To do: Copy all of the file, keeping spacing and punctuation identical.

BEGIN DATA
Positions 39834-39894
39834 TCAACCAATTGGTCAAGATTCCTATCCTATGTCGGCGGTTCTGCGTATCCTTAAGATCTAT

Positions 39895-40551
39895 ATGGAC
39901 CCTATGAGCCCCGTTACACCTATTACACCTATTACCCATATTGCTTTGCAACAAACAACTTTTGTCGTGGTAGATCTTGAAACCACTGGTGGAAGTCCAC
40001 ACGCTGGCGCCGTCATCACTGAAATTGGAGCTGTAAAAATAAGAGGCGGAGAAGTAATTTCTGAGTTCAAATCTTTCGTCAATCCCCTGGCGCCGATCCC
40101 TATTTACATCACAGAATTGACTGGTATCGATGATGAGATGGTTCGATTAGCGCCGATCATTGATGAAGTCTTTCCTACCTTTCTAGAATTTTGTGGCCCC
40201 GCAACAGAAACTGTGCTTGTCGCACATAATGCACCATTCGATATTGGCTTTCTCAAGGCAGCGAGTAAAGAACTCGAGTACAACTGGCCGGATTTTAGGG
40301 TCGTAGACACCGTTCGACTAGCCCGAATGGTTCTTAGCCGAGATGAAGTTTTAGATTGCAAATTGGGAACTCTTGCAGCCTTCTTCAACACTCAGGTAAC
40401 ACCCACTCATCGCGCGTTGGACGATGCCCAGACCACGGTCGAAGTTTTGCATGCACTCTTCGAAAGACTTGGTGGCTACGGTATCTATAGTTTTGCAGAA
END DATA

Positions 39834-39894
39834 TCAACCAATTGGTCAAGATTCCTATCCTATGTCGGCGGTTCTGCGTATCCTTAAGATCTAT

Positions 39895-40551
39895 ATGGAC
39901 CCTATGAGCCCCGTTACACCTATTACACCTATTACCCATATTGCTTTGCAACAAACAACTTTTGTCGTGGTAGATCTTGAAACCACTGGTGGAAGTCCAC
40001 ACGCTGGCGCCGTCATCACTGAAATTGGAGCTGTAAAAATAAGAGGCGGAGAAGTAATTTCTGAGTTCAAATCTTTCGTCAATCCCCTGGCGCCGATCCC
40101 TATTTACATCACAGAATTGACTGGTATCGATGATGAGATGGTTCGATTAGCGCCGATCATTGATGAAGTCTTTCCTACCTTTCTAGAATTTTGTGGCCCC
40201 GCAACAGAAACTGTGCTTGTCGCACATAATGCACCATTCGATATTGGCTTTCTCAAGGCAGCGAGTAAAGAACTCGAGTACAACTGGCCGGATTTTAGGG
40301 TCGTAGACACCGTTCGACTAGCCCGAATGGTTCTTAGCCGAGATGAAGTTTTAGATTGCAAATTGGGAACTCTTGCAGCCTTCTTCAACACTCAGGTAAC
40401 ACCCACTCATCGCGCGTTGGACGATGCCCAGACCACGGTCGAAGTTTTGCATGCACTCTTCGAAAGACTTGGTGGCTACGGTATCTATAGTTTTGCAGAA